Accurately summing up the music The Books create is a tall order. Folktronica, indie-pop, cut & paste, experimental -- all these tags can loosely be assigned to it, but none can fully capture the group's mix of acoustic virtuosity and trippy electronics. First meeting in New York City in 1999, Nick Zammuto and Paul de Jong soon began crafting their unique combination of found sounds, cello, guitars, vocals and studio experimentation. Their work has led to four albums, a remix collaboration with Prefuse 73, and a commission to create elevator music for the Ministry of Culture in Paris. Zammuto took some time to chat about the group’s use of samples and its newest release, The Way Out (Temporary Residence Limited). Below is a longer version of a Q&A that recently ran in the Guardian. Read more »
Philadelphia’s Dr. Dog is the kind of band that can’t seem to get enough of life on the road. Earlier this fall, during the first of two nights at the Fillmore on what is the band’s second full tour in support of April’s Shame, Shame (Anti), fans were treated to a lengthy, lively set of retro-minded indie-rock. Read more »
“How long do you plan on sitting down there?” said Damon Gough of Badly Drawn Boy as I stared up at him through my fifty millimeter lens perched on the steps of the stage. “Three songs,” I replied, holding up the appropriate number of digits. Our conversation ended there. It was the first time a musician had interacted with me at a concert, and to be honest, it was slightly awkward.
In today's episode, we talk about Jerry Brown's challenge: Can the new old governor wake the state out of a California dream that has become utterly unconnected to reality? Check it out after the jump. Read more »
Pacific Gas & Electric Co. is poised to receive millions in shareholder bonuses for successfully administering a statewide energy-efficiency program designed to curb customers’ energy consumption. But consumer advocates have sounded the alarm that the utility doesn't deserve it. Read more »
The 4th annual Board of Supervisors holiday treat throw down at City Hall today featured elegant trophies, celebrity judges and fierce competition. The desserts were judged in three categories: Most Tasty, Most Festive and Most Artistic. And the judges seemed to be enjoying themselves as they sampled the goodies and decided on the awards, as the rest of us waited hungrily, dessert forks in hand Read more »
Sigh. I guess I'm supposed to be Christmas shopping right now. But all I can focus is on is another week of sweet and wild sex events – what's a girl to do? In the spirit of at least trying to pretend I give a damn, however, here are five fantastic places to buy sexy somethings for the naughties on your list. And the weekly sex events, of course.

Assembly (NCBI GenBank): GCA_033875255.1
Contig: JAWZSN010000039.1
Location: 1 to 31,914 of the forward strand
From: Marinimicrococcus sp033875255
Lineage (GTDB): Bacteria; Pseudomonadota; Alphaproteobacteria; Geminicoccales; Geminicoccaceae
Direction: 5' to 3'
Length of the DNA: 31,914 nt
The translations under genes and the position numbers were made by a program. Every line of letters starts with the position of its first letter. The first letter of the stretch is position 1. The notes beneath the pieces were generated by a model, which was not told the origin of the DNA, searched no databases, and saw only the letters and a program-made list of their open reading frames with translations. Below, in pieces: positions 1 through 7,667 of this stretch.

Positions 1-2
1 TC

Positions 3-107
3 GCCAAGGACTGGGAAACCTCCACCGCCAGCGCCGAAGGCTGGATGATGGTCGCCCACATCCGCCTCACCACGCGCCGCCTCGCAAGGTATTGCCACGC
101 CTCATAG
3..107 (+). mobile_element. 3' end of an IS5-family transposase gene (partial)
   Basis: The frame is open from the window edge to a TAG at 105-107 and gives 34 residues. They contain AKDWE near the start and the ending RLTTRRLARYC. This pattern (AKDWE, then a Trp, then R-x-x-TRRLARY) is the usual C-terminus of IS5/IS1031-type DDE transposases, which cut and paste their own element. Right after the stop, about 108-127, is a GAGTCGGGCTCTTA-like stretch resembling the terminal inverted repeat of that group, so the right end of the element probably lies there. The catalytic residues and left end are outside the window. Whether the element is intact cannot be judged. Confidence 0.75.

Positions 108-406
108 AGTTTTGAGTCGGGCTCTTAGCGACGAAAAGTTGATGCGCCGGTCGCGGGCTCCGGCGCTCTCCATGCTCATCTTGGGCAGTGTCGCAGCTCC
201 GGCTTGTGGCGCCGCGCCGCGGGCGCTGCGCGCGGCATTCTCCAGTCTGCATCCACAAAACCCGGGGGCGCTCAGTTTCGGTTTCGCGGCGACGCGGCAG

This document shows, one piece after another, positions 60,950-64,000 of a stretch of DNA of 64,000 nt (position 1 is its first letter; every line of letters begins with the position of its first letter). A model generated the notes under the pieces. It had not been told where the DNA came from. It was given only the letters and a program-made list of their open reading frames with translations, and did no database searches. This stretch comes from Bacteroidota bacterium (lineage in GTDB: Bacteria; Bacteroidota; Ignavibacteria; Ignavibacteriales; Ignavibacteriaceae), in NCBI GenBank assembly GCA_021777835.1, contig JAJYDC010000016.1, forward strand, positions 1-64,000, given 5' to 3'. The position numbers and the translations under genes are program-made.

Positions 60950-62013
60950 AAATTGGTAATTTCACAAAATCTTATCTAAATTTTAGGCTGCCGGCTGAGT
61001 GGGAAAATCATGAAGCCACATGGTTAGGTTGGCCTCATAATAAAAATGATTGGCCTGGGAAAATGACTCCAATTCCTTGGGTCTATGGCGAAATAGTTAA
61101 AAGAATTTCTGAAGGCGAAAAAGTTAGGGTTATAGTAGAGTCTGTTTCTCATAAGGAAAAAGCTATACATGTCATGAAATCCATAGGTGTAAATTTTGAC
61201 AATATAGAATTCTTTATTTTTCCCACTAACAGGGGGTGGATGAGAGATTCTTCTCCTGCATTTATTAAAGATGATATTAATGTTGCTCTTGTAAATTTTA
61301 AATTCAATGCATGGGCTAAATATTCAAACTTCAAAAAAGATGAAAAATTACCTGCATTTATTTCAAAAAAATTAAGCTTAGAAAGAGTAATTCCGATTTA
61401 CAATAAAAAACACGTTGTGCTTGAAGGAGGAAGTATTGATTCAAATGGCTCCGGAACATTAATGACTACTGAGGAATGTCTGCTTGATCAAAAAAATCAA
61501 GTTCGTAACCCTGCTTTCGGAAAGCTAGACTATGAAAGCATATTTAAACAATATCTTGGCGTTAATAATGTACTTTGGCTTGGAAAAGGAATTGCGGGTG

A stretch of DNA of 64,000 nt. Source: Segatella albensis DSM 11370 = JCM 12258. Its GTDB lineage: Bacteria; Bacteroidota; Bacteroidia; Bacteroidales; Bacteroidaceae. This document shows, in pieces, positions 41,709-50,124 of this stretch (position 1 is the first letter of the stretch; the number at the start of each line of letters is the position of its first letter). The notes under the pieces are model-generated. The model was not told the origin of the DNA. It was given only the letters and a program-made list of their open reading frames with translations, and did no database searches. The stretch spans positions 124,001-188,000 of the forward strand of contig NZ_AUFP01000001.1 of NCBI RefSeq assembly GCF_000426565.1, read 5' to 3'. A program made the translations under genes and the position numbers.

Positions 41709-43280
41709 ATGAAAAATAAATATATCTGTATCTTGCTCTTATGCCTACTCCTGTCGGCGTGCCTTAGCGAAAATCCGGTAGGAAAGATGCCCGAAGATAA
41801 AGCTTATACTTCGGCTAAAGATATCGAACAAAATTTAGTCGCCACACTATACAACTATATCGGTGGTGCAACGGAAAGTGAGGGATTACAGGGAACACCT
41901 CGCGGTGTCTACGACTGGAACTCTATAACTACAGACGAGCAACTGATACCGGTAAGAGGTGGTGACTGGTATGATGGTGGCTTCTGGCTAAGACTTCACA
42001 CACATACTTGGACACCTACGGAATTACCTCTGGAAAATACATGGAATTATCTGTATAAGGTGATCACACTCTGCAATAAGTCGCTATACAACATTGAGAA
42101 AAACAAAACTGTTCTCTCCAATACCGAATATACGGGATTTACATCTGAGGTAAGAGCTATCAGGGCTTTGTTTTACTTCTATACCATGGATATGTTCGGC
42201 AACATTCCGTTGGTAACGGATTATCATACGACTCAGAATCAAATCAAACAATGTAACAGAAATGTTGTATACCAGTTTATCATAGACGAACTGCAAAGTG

1. Quality SM – run by womens since 1988, this locally based online catalog specializes in British BDSM titles. www.qualitysm.com
2. Dark Garden – the hottest corsets money can buy for the love in your life that needs cinching. 321 Linden, SF. (415) 431-7684, www.darkgarden.com
After Steve Kawa, Mayor Gavin Newsom’s chief of staff, started making noises about localhire’s impact on folks who work at San Francisco Airport, since technically it’s in Millbrae, I asked Sup. John Avalos, the legislation’s chief sponsor, to clarify this point.
Again, the Board of Supervisors scheduled a vote to select a new mayor to succeed Gavin Newsom. Again, members of the public lined up for almost an hour to urge the board to do so and to suggest names and qualities they'd like to see in Room 200. And again, the board delayed the decision with no reason offered for why.Read more »
If billionaire yachtsman and Oracle CEO Larry Ellison rejects San Francisco’s bid for the America’s Cup, the whole ordeal might conclude with the kind of sappy ending that used to punctuate every episode of the sitcom Full House. The moral of the story would go something like this: It was never about the $1.2 billion in economic activity generated by the Cup, San Francisco, but something far more precious -- coming together as a “city family.” Read more »
Unemployed workers and community advocates hoping to secure Mayor Gavin Newsom’s support for Sup. John Avalos’ groundbreaking local hire legislation rallied at City Hall December 14 to meet with Newsom's chief of staff Steve Kawa. But Newsom and Kawa were said to be in intense negotiations over the Americas Cup bid. So, James Richards, founder of Aboriginal Blacks United, waited until Kawa could see him, along with Florence Kong of the Bayview-based Kwan Wo Ironworkers. Joshua Arce of the Brightline Defense Project, and a group of local residents.
“‘Living in the city is so expensive," Kong observed. "It’s not fair that a lot of local work is being done by workers from outside the city.”